Patrick Hickey

Week 91 (27 June - 3 July 2015)

Last Sunday, European Olympic Committees (EOC) President Patrick Hickey rounded off three weeks of living in the international sports media spotlight with a gracious and humble speech at the Closing Ceremony of the inaugural European Games in Baku, Azerbaijan.

His three-minute address to the 68,000 people who had filled Baku's Olympic Stadium for the ceremony featured the personal touches which the Irishman has become renowned for in his public and media appearances. At one point he even turned to applaud the Games volunteers sitting behind him for their crucial role in the success of Baku 2015. It was an unplanned, spontaneous gesture and initiated a lengthy round of applause from the spectators.

It has been written in this column before that the qualities which distinguish the truly great communicators from the rest of the field are sincerity and the ability to articulate genuine passion: Hickey has both those qualities in abundance.

And whilst Hickey doesn't court media attention, he recognises the crucial role the media play in how a sports event is interpreted. In Baku he made a point of meeting every media request where possible – and had no qualms about answering journalists' questions when approached spontaneously.

The result was a satisfied media pack able to enliven their copy with Hickey's often colourful and strongly-stated quotes.

Some of Hickey's most ebullient quotes came from his two major speeches at the opening and closing ceremonies.

In the Opening Ceremony, Hickey declared:
"This is the proudest moment in the history of the European Olympic Committees. Here, tonight, in Baku's magnificent new National Stadium, we are witnessing – we are creating – a landmark moment in European sport."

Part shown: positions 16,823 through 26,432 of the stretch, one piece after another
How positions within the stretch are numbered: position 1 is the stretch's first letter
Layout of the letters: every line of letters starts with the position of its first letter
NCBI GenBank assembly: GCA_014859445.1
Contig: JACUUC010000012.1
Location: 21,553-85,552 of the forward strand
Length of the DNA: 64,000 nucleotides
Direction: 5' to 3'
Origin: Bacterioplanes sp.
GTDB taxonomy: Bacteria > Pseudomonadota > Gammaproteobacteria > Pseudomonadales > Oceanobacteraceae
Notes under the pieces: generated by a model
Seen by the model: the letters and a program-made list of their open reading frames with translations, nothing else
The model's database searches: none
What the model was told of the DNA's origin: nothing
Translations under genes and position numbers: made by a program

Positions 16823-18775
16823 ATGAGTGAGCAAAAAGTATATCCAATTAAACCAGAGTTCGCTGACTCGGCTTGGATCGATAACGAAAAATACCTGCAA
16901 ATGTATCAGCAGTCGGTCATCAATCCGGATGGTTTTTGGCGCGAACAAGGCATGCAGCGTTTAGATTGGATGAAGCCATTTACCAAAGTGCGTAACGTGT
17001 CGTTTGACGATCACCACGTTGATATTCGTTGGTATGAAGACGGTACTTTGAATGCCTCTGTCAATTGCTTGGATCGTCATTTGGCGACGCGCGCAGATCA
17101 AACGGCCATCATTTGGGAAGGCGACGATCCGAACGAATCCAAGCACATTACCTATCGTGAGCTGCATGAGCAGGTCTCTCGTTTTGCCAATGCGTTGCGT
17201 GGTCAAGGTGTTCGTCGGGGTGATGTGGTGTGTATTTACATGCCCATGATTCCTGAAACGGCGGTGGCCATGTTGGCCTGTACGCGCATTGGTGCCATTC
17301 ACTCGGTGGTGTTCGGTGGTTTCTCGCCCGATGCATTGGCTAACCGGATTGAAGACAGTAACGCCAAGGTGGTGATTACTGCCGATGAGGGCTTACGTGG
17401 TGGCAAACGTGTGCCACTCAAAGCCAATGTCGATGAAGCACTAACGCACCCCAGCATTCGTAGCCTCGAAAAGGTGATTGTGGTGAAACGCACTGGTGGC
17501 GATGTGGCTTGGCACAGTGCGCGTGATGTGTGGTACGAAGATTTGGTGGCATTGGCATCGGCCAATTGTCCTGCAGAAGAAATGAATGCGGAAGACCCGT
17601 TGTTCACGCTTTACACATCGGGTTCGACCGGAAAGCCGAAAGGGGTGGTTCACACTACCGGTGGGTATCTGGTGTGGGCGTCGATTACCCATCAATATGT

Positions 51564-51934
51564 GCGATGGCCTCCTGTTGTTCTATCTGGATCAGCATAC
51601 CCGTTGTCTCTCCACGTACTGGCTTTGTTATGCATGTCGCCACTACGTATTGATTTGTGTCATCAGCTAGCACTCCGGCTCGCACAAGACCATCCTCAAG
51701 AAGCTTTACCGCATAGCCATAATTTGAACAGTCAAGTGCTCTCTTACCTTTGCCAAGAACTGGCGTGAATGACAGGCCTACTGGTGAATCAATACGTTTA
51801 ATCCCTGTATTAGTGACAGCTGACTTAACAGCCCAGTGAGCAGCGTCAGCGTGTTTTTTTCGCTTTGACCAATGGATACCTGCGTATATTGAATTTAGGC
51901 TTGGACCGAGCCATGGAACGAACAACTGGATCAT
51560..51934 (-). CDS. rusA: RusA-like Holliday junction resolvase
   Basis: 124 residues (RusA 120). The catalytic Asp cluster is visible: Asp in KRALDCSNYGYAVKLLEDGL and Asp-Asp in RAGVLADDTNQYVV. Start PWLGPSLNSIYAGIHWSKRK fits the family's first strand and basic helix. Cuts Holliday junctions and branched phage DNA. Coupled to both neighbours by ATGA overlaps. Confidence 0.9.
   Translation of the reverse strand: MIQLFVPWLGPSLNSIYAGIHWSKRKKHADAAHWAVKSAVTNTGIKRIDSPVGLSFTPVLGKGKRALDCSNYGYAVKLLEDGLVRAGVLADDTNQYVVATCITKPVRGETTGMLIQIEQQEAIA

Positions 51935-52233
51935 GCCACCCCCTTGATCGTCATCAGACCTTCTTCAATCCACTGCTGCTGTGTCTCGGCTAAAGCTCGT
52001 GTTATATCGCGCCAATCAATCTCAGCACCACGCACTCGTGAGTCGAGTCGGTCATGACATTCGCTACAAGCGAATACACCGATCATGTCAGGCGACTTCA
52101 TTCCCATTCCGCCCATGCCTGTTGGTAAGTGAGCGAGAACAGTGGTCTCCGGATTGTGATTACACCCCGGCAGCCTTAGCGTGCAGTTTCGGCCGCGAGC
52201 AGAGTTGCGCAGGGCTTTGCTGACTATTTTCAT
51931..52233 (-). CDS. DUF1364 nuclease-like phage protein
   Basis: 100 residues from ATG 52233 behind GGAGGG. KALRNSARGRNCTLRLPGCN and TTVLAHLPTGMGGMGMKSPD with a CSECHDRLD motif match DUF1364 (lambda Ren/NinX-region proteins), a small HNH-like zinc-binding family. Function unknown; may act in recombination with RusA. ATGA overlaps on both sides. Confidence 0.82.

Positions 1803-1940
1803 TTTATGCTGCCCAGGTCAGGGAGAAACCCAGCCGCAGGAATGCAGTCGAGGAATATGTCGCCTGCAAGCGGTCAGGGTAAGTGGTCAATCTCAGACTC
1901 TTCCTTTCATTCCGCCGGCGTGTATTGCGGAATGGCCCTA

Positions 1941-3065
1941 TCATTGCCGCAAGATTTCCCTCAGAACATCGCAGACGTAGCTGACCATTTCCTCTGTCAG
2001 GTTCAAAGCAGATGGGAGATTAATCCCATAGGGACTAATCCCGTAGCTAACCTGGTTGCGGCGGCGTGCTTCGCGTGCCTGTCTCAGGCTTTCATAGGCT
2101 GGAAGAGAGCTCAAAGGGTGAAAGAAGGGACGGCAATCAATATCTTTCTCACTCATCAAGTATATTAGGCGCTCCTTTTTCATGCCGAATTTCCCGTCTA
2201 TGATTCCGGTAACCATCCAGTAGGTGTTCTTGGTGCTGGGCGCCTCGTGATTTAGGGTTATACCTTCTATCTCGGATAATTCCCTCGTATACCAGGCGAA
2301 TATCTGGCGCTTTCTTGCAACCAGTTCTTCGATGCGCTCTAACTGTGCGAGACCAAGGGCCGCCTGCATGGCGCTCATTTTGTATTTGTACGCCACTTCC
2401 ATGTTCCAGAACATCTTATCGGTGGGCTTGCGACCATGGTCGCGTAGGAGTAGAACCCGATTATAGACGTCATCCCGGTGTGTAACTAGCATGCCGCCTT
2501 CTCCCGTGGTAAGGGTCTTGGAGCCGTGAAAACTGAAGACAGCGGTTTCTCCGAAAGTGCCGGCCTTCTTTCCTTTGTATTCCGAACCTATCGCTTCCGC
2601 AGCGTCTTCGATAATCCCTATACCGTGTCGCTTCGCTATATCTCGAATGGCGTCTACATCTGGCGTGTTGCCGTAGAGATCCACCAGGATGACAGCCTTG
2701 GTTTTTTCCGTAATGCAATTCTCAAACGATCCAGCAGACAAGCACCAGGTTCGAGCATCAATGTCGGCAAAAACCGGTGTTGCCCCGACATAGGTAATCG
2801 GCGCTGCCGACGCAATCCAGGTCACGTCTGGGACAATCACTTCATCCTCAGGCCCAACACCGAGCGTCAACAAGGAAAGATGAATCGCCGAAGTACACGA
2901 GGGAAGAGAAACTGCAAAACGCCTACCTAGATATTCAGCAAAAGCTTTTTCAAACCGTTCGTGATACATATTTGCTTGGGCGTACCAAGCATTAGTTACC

Before adding:

"Sport has a unique power to effect positive change...to instil a set of values that make change inevitable: what President Bach calls a universal law of sport."
At the Closing Ceremony he said:

"I say this, with complete certainty: the future is bright for Azerbaijan. The future is bright for the European Games."

But Hickey's quality of communication also shone through in the one-on-one interviews he gave to journalists during the Games, including some pithy one-liners.

When talking about the athletics and swimming competitions at Baku 2015, Hickey admitted they will "not be the real deal". And he summarised the Netherlands' concept for hosting the 2019 Games as "cheap and cheerful".

Quotes such as this may not be from the PR handbook, but they perfectly illustrated the points Hickey was seeking to make clear: that the success of the inaugural European Games was not dependent on elite-level athletes in athletics and swimming attending and that the next European Games host city is under no pressure from the EOC to match Baku 2015's budget.

Hickey's generosity of time for the media in Baku allowed them to get to know him and understand his passion for sport and for introducing the European Games. In turn this led to Hickey's personality coming through in the stories and bulletins

produced by the media pack in Baku, conveying Hickey and the European Olympic Committees as the committed administrators behind bringing the European Games to life and to sustaining the Games through 2019 and 2023.

Photo: EOC